Gov. Ned Lamont provided his daily update on the state’s response to the COVID-19 crisis for Monday, April 27, 2020. The number of people hospitalized with the virus continues to drop, but new cases and fatalities continue–with the number of people who have died from complications resulting from COVID-19 now topping 2,000.
By the Numbers (April 27)
- New one-day positive cases in CT residents: 728
- April 26: 687
- April 25: 661
- April 24: 821
- Total CT cases: 25,997
- Patients tested for COVID-19: 90,746* New today: A total of 90,746 COVID-19 tests have been reported to DPH to date. This count replaces the total number of patients tested for COVID-19 and includes persons who were tested multiple times or multiple specimens tested from the same person.
- April 26: 79,811 tests – 2,209 on April 26 – conducted in state and private labs); Test positive rate: 31%.
- Total People currently hospitalized: 1,758 (-8)
- April 26: 1,766 (-44)
- April 25: 1,810 (-67)
- April 24: 1,877 (-70)
- April 23: 1,947 (-25)
- Total Fairfield County Hospitalizations: 627 (-8)
- April 26: 635 (-14)
- April 25: 649 (-45)
- April 24: 694 (-36)
- April 23: 730 (-19)
- Total Fairfield County cases: 10,763 (+234)
- April 26: 10,529 (+156)
- April 25: 10,373 (+146)
- April 24: 10,227 (+219)
- April 23: 10,008 (+125)
- Total CT fatalities due to complications from COVID-19: 2,012 (+88)
- April 26 1,924 (+62)
- April 25: 1,862 (+98)
- April 24: 1,764 (+125)
- Total Fairfield County Deaths: 727 (+20)
- April 26: 707 (+18)
- April 25: 689 (+27)
- April 24: 662 (+47)
- April 23: 615 (+31)
It is important to note that these newly reported updates include data that occurred over the last several days to a week. All data in this report are preliminary, and data for previous dates will be updated as new reports are received and data errors are corrected.
Visit the state’s coronavirus webpage for several additional charts and tables containing more data groups, including a town-by-town breakdown of positive cases in each municipality and a breakdown of cases and deaths among age groups.
For several additional graphs and tables containing more data, including a list of cases in every municipality, visit ct.gov/coronavirus.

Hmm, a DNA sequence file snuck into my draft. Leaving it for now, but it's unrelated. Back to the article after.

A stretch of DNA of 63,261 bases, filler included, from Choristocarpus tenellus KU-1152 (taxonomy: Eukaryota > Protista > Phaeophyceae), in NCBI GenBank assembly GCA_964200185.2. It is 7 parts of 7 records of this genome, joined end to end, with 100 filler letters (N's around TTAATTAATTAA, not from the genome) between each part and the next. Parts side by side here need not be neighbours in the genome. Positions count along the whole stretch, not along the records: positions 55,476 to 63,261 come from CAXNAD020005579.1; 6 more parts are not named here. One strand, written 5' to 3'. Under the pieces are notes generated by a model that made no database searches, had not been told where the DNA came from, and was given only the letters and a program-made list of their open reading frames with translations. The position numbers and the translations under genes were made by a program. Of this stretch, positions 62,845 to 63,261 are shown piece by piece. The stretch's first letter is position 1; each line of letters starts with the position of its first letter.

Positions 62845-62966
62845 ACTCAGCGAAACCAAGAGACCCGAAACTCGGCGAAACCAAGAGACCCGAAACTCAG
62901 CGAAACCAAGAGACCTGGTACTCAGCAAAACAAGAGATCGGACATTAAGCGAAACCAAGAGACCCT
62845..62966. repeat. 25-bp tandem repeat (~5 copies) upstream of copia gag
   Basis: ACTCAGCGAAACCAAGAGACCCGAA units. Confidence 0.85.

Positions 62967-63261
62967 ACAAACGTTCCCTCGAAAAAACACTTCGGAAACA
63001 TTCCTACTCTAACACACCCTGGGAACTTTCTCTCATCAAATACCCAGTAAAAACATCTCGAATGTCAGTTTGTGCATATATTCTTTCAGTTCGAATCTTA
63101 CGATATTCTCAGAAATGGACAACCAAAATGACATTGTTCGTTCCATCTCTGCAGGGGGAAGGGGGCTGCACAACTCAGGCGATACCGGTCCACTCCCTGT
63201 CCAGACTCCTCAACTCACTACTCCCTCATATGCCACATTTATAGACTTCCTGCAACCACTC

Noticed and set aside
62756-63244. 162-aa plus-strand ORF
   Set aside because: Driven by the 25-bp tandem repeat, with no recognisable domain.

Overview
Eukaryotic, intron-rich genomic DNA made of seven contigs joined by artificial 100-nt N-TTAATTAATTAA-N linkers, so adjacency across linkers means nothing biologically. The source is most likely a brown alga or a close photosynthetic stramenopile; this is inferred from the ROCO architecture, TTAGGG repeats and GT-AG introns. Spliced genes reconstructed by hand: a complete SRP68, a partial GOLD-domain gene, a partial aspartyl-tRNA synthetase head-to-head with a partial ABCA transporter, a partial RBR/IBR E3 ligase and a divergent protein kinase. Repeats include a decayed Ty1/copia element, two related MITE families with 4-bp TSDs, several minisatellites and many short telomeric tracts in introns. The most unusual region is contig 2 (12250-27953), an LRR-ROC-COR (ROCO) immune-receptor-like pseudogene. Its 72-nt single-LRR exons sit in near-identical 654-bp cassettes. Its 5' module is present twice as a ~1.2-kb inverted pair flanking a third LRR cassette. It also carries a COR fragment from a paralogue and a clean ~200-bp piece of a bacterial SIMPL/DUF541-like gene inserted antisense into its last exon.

Connecticut Office of Early Childhood launches child care program for frontline workers
The Connecticut Office of Early Childhood has launched the CTCARES for Frontline Workers Program, which was created to help frontline workers struggling with the costs of child care during the COVID-19 pandemic. The program provides subsidies directly to child care providers so that children can get the care they need while their parents or guardians are able to get to work.
Under the program, frontline workers include anyone who must work outside of their own home for at least eight hours a week caring for people or providing in-person direct services and essential goods. Some examples of frontline workers may include:
- Health care workers
- First responders
- Child care workers
- Grocery workers
- Workers at state facilities
- Home/group home care workers (for seniors, youth, mental health, or people with disabilities)
- People who provide in-person services to any of the above
The subsidy depends on the number of children in the household who need care and the number of hours the frontline worker needs to work.
If a frontline employee works 21 or more hours each week:
- For one child, $200 each week for up to 6 weeks
- For 2 or more children, up to a maximum of $500 per family each week for up to 6 weeks
If a frontline employee works 8 to 20 hours each week:
- For one child, $100 each week for up to 6 weeks
- For 2 or more children, up to a maximum of $250 per family each week for up to 6 weeks
This program is ineligible to anyone already participating in the Care 4 Kids program, and there is a family income limit of up to 85% of the state median income to qualify. Applications are being accepted from Monday, April 27 through Friday, May 22, 2020. To apply, call 800.505.1000.
For more information, including details on who qualifies, read about the program on the Office of Early Childcare’s website.